Many seniors rent a room to a boarder to generate a little extra income. Some feel safer, if someone else is living in the house with them. Others negotiate an arrangement for free or reduced cost rent, in exchange for the boarder doing chores around the house. Regardless whether you are thinking about a spare bedroom, basement or garage apartment, or separate tiny home on the premises, here are things a senior should find out before letting someone move into the house or property.
Not every community allows people to take in boarders. Before you invest any money into sprucing up the room or apartment, running background checks and getting municipal inspections and permits, make sure that you may rent out a room or apartment to someone. You could have to pay a fine, besides all your out-of-pocket losses.
Inspections and Permits
Your community might require you to have a government inspection of the premises and a permit for certain types of arrangements, but not others. For example, renting out a spare bedroom in the house rarely requires an inspection or permit, but a garage or basement apartment or tiny house might need them.
Make sure your homeowner’s insurance will cover damage to your property from the tenant’s actions. Some policies exclude coverage, unless you purchase a rider for a tenant or engaging in a commercial activity. Also check to see if you have enough liability insurance, if the tenant gets injured and sues you. An umbrella liability policy added to your homeowner’s insurance might cost you little, but give you great peace of mind.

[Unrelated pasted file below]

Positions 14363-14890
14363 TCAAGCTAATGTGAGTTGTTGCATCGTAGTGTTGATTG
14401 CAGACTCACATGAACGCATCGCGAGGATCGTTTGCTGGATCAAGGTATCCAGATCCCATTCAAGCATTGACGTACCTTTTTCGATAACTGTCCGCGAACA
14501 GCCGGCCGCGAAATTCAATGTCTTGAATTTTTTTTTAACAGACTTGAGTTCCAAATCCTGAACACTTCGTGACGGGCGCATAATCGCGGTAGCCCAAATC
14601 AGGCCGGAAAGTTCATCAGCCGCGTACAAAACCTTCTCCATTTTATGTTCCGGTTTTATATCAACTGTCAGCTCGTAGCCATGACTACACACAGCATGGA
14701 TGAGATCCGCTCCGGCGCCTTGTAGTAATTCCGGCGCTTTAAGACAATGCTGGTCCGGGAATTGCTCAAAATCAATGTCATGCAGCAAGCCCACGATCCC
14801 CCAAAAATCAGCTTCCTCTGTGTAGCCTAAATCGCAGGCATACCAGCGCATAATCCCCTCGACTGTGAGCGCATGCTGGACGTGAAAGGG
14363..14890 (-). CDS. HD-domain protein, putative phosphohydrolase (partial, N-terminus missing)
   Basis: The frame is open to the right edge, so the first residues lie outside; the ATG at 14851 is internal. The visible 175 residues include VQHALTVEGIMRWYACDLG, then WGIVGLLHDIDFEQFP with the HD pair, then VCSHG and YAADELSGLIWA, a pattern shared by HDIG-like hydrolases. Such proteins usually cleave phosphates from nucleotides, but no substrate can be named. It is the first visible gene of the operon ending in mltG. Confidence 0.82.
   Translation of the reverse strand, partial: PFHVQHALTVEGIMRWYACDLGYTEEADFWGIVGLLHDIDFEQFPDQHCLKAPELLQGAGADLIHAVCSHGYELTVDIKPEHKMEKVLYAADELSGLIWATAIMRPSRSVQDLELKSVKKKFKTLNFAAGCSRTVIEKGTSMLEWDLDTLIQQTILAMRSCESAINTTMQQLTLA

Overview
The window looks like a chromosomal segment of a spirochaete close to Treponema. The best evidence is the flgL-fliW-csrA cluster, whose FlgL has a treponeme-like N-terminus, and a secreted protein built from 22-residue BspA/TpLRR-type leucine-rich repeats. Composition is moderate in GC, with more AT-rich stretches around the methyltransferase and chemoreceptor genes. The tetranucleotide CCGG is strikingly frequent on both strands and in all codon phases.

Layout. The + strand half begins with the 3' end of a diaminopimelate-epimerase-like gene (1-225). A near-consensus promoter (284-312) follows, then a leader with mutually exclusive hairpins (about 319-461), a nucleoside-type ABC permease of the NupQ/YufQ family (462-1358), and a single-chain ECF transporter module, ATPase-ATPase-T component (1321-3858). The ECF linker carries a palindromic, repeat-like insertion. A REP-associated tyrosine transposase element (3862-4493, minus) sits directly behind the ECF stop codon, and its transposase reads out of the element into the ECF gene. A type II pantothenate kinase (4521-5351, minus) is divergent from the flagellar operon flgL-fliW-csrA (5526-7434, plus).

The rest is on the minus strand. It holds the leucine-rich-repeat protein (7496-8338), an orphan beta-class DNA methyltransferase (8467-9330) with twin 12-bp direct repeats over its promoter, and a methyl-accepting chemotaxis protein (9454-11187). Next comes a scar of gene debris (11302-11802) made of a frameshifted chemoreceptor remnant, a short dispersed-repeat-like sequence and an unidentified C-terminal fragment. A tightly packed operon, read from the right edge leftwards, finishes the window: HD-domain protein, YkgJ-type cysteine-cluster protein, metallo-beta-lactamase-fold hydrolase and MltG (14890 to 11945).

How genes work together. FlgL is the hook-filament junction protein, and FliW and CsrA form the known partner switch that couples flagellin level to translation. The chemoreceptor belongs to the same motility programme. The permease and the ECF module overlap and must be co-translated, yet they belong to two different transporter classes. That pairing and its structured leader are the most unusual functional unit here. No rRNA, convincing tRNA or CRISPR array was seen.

You must make sure the person who will be moving onto your property is not a danger to your physical or financial safety. Some companies will, for a fee, run a criminal background check and credit report. Just make sure that your prospective tenant signs the appropriate releases for these investigations.
Interview the prospective tenant in person before agreeing to the rental arrangement. If anything makes you feel concerned or uncomfortable, do not go further.
Call the places where the person has lived for the last three to five years. Discover if the person caused any problems, and how financially responsible he was.
Balance the Pros and Cons
Yes, you will be bringing in a little extra money, but that income is taxable, and you will be giving up some of your privacy. If you are a “people person,” you might enjoy having someone around all the time, but if going to the grocery store makes you want to throttle someone, reconsider taking in a boarder.
Make a written pet policy before you agree to rent the room. Many homeowner’s insurance companies do not cover damages from pets on the dangerous list. Certain dog breeds and large snakes, among others, are on these lists. Contact your insurance company for their restrictions.
Write up a list of house rules and include them in the contract. Make sure the person knows of and agrees in writing to the rules, before you waste your time or money on background checks. Your house rules should include things like smoking, pets, use of illegal substances, cleaning, dishwashing, arrival checklist, departure procedure at the end of the lease, parking, utilities, use of common areas, kitchen privileges and furniture.
Your state and county might have different regulations than the general law discussed in this article, so talk with an elder law attorney near you.
Landlordology. “6 Tips for Renting Out a Room in Your House.” (accessed August 2, 2018) https://www.landlordology.com/6-tips-renting-out-a-room/
Kylie Travers. “14 tips for renting your room to a boarder.” (accessed August 2, 2018) https://www.kylietravers.com.au/make-money/14-tips-for-renting-a-room-to-a-boarder/
Bankrate. “How to rent out a room to a boarder.” (accessed August 2, 2018) https://www.bankrate.com/finance/real-estate/rent-room-to-boarder.aspx